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For the love of English 3 speeds...

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For the love of English 3 speeds...

Old 04-23-16, 05:47 PM
  #10226  
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I got this one yesterday and already got it running perfectly after replacing a spoke and making adjustments to almost everything. It was really dirty and had lots of grease on it. Sturmey works great as do the the brakes... suprisingly after proper setup.
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Old 04-23-16, 05:49 PM
  #10227  
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Clean machine !
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Old 04-23-16, 05:52 PM
  #10228  
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Originally Posted by 3speedslow
Clean machine !
Thanks to the caked on grease that saved the paint. She is in as nice of shape as I have seen a late 60's 3 speed. I'll probably ditch the current pedals for a more euro pair of Lyotards with some metal Christophe toe clips.
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Old 04-23-16, 06:05 PM
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Originally Posted by hatrack71
Thanks to the caked on grease that saved the paint. She is in as nice of shape as I have seen a late 60's 3 speed. I'll probably ditch the current pedals for a more euro pair of Lyotards with some metal Christophe toe clips.
I'm not buying the "protected from caked on grease" bit. You are obviously in posession of a time machine and I'd like to borrow it.

Very pretty. Looks a lot like my '68 and is similarly without pump pegs. Same guy must have brazed on the pegs for both lines and was on sabbatical.


Totally unrelated: Does anyone know why only some (otherwise identical) bikes have the whiting on the rear mudguard? Country regulation?
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Old 04-23-16, 06:23 PM
  #10230  
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[MENTION=429218]hatrack71[/MENTION] - lovely Hercules. It really looks like new. My old Phillips had baked on grease and underneath was unfaded paint. Good job.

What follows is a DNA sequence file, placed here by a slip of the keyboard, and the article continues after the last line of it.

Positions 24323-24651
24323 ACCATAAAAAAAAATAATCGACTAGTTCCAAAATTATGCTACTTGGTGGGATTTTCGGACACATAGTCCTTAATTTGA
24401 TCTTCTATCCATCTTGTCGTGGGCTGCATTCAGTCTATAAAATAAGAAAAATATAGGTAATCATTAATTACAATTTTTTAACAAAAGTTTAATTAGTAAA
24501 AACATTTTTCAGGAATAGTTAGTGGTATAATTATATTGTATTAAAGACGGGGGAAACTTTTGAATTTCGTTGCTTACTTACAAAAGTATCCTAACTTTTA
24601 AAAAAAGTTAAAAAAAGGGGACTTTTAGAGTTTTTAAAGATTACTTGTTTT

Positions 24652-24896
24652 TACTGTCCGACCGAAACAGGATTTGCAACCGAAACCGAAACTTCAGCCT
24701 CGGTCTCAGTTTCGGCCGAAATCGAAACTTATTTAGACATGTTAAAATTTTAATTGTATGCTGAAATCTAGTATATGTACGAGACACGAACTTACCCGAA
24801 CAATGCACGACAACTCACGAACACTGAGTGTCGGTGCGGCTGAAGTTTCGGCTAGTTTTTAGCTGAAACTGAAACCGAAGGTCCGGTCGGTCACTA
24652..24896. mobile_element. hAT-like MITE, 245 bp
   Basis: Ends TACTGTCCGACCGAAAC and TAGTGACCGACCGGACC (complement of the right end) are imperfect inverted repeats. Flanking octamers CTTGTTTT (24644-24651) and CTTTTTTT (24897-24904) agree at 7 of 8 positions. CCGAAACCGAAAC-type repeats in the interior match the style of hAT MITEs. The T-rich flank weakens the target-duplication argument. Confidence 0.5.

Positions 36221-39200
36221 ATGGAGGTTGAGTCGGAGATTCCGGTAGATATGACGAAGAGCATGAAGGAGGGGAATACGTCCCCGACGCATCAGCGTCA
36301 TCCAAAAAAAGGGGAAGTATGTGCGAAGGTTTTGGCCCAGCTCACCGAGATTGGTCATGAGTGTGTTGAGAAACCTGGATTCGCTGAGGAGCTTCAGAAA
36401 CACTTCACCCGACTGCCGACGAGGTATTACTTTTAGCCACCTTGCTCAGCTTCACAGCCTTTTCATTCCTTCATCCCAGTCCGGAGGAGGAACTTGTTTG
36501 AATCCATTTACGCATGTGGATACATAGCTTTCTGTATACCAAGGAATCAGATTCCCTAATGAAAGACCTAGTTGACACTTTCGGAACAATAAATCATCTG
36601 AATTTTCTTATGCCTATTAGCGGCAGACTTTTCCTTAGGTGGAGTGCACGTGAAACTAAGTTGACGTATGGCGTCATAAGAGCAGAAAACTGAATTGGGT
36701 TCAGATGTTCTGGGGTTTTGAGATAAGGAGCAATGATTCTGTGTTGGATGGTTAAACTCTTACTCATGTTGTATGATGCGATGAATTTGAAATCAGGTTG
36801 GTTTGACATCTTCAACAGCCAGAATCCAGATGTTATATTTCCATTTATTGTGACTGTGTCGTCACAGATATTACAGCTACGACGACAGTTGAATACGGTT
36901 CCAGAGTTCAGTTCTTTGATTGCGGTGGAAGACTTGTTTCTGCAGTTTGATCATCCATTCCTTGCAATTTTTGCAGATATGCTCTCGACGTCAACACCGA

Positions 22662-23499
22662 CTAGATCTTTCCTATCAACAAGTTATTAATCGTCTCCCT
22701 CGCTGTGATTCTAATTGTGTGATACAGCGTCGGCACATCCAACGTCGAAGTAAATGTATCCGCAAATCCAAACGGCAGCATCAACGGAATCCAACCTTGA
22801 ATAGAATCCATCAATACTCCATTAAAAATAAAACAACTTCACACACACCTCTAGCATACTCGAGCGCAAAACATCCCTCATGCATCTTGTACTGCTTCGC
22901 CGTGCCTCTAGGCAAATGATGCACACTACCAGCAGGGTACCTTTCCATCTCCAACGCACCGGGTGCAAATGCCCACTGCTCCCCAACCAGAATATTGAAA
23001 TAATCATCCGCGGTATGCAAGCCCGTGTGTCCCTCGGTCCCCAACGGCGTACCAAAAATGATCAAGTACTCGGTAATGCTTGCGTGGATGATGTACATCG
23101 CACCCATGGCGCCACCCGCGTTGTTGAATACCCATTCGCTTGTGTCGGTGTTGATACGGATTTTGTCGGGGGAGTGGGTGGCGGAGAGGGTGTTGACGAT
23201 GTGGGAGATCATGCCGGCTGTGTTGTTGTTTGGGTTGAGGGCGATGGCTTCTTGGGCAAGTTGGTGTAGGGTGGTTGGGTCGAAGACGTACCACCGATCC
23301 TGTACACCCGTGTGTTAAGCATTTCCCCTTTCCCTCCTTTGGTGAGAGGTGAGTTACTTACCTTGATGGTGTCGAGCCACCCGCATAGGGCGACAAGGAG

[MENTION=308017]arex[/MENTION] - pictures or it didn't happen. I'm glad I could help out. How much more work until it's rideable?
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Old 04-23-16, 07:38 PM
  #10231  
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Originally Posted by Velocivixen
@arex - pictures or it didn't happen. I'm glad I could help out. How much more work until it's rideable?
I'll try to take some pics tonight.

I pretty much have all the bits to start reassembling the bike. I built a new front wheel a few nights ago, but even though it's only a smidge wobbly, I want to take it to the LBS to true and tension it, I don't trust myself to do it right.

I need to rebuild the AW hub, mostly just to regrease the bearings...it seems to work fine otherwise. Then I'll build a new wheel around it; I already have the rim and spokes.

I still need to fabricate a spacer for the headset before I reassemble that end of things.
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Old 04-23-16, 09:37 PM
  #10232  
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Originally Posted by hatrack71
Thanks to the caked on grease that saved the paint. She is in as nice of shape as I have seen a late 60's 3 speed. I'll probably ditch the current pedals for a more euro pair of Lyotards with some metal Christophe toe clips.
Love this color. Beautiful bike!
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Old 04-24-16, 08:11 AM
  #10233  
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Originally Posted by BigChief
Love this color. Beautiful bike!
What a beauty! Not a mark on it? I concur with artclone - that bike looks like it came out of a time capsule, or a museum. Nice score!
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Old 04-24-16, 09:00 AM
  #10234  
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I just have to repost [MENTION=429363]DQRider[/MENTION]s sweet find he put in the Are You Looking For thread:

1964 AMF/Raleigh Hercules

Not our usual fare here, but I found this on my Sunday morning peruse of CL:



Asking price is $75, and the thing is nearly immaculate.

https://minneapolis.craigslist.org/a...523187393.html[/QUOTE]
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Old 04-24-16, 09:12 AM
  #10235  
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Originally Posted by artclone
I just have to repost @DQRiders sweet find he put in the Are You Looking For thread:
After seeing [MENTION=429218]hatrack71[/MENTION] 's gorgeous find, I went over to CL to see if we had anything similar locally. While the color is not quite as nice as Mr. Hatrack's, it is from the same year, and with a different, peculiar chainguard. I remember that period (late `50s to early `60s) of transition from the old traditional rounded aesthetic to the new, angular design ethic and, even though I was only a toddler at the time, I wondered why the new cars I was seeing looked so much different from the majority of the older cars in the neighborhood. The dawn of the space age, I guess. It would be nice to find an AMF bicycle catalogue from that time so we could see how many different models of 3-speed they built in `64.